During the early stages of scoliosis, the best treatment option is chiropractic. It does not require any surgical procedures and is thus very viable for mild to moderate cases of scoliosis. Chiropractic treatments will ensure that the current condition of the spine will eventually improve and prevent it from getting worst.
Chiropractic is an alternative treatment to scoliosis that makes use of traditional and non-surgical strategies. It typically involves exercise, physical therapy, pressure applied to the spine, and massage. By taking this route, it may take a longer period of time for the spine to improve, but it is safer and carries less risk than highly-invasive scoliosis back surgery. One example of chiropractic is doing physical exercises that involve the back. Exercise helps restore normal levels of bending and spinal movement, as well as proper alignment and posture. It also enhances the strength of the muscles, so the person can better withstand fatigue when performing certain activities.
Another example of chiropractic is spinal manipulation, which involves gentle pressure on the spine to help correct its curvature. Massage is another similar form of chiropractic and it helps muscles to become firmer. A chiropractor will use different massage techniques to both correct spinal curvature and also improve other parts of the body that support the back.
Chiropractic is a great alternative for patients who are hesitant to pursue riskier treatment options. Many patients see great improvement in their scoliosis condition as a result of chiropractic treatment, and they appreciate being able to actively improve their spinal curvature without creating other physical complications.
- Helen Keller” —
The Schroth method is a noninvasive, physiotherapeutic treatment, which has been used successfully in Europe since the 1920s. Originally developed in Germany by scoliosis sufferer Katharina Schroth, this method is now taught to scoliosis patients in clinics specifically devoted to Schroth therapy in Germany, Spain, England, and North America. The method is based upon the concept of scoliosis as resulting from a complex of muscular asymmetries (especially strength imbalances in the back) that can be at least partially corrected by targeted exercises. The Schroth method has proven effective at reversing abnormal scoliotic curvatures by an average of 10% in 4 to 6 weeks in-patient programs, and by 30% or more in an out-patient program over a period of a year. One study of nearly 200 adolescent Schroth patients found no curve progression three years following the in-patient program. Several studies have documented the Schroth method’s efficacy in substantially reducing or eliminating pain, which tends to be a problem, in particular, for adults.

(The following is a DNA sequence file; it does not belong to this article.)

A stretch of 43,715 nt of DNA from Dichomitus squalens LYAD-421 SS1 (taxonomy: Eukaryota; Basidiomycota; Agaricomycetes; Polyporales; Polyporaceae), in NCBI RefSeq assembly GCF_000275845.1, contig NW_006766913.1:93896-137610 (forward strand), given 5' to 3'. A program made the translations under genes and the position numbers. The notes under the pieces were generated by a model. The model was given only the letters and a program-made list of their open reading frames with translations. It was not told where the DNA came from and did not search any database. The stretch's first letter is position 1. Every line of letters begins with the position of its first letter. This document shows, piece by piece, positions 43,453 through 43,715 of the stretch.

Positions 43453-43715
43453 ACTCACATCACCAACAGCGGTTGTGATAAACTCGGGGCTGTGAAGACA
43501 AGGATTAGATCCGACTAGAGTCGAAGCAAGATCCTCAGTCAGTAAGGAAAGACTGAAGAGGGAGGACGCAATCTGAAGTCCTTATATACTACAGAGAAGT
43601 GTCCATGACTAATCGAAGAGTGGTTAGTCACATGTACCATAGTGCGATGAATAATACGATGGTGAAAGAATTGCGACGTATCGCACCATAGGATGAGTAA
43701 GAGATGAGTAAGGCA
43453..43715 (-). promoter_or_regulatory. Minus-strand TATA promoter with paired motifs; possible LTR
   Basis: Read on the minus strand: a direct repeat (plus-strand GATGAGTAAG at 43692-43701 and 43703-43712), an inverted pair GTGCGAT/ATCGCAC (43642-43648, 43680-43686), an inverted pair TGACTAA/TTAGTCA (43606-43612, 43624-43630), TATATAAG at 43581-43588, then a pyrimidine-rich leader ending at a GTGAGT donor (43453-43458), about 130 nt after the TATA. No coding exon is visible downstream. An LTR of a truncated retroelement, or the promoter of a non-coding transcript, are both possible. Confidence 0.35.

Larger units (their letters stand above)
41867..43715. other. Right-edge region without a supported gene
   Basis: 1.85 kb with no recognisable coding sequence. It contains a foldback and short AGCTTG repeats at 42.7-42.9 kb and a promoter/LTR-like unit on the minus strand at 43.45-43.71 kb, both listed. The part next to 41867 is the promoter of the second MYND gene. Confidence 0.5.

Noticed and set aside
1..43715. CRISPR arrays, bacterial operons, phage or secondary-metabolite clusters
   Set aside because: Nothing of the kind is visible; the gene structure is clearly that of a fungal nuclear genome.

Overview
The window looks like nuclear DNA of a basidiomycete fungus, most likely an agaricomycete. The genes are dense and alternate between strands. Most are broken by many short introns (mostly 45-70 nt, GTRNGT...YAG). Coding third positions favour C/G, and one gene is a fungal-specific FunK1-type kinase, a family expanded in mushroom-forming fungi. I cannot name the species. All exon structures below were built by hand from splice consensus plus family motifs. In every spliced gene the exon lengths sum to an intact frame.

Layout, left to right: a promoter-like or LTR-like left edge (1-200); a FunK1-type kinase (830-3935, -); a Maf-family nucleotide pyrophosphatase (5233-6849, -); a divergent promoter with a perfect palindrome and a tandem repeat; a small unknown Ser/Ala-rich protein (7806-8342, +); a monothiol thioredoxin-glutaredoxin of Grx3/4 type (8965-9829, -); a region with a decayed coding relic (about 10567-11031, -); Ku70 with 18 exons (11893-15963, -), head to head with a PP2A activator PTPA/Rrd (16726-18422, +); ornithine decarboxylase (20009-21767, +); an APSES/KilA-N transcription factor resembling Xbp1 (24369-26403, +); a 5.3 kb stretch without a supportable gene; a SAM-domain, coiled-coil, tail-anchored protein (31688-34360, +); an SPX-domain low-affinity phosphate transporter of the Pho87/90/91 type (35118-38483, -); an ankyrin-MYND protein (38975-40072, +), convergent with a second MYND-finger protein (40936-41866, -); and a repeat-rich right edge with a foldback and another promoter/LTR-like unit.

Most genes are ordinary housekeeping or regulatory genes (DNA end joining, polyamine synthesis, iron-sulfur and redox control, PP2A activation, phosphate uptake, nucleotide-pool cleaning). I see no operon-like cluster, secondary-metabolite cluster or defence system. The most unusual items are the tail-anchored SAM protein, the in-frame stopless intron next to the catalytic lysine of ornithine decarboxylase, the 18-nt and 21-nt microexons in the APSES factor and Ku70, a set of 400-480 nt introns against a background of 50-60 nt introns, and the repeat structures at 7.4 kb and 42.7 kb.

Small curvatures between 15 and 20 degrees during growth may be treated with the physio-logic-program, curvatures between 20 and 30 degrees during growth spurt with “3D-made-easy”. This program has been tested in the environment of in-patient treatment as well. In curvatures exceeding 30 degrees, a combination of the methods described together with the Schroth program may be helpful, and a specialized centre with trained and certified staff should be taken into account. Out-patient rehabilitation treatments today may reach the same outcome as in-patient programs. Out-patient programs may be successful when pattern-specific programs are provided. A certain intensity is necessary to allow the very best compliance with conservative treatment, and to acquire strategies for coping with scoliosis and with the conservative treatment.
The indications for treatment depend on degree of curvature, maturity of the patient, and the individual curve pattern. While evidence supporting such conservative, non-invasive treatments is weak, today conservative management of scoliosis can be regarded as being evidence-based; no substantial evidence has been found to support surgical intervention.
The longest nerve in the body and the main nerve traveling down the leg is the sciatic nerve. When pressure is placed on the sciatic nerve from a ruptured disc, pinched nerve, or slipped disk, the condition is referred to as Sciatica. Sciatica causes a pain along the large sciatic nerve, running from the lower back down the back of each leg. Often diagnosed as a radiculopathy, which means that a disc has protruded from its normal position in the vertebral column and is putting pressure on the radicular nerve (nerve root) connecting with the sciatic nerve it is a fairly common cause of lower back and leg pain.
Generally, sciatica only affects one side of the lower body radiating from the lower back down through the thigh and lower leg, but can in some cases also affect the foot or toes. Since this type of nerve pain is generally caused by a combination of pressure and inflammation on the nerve root, treatment is centered on relieving both.
Your very welcome, i really appreciate you for telling me that as long as there is someone out there i am helping or im making them feel like there not alone i know that i am doing a good job.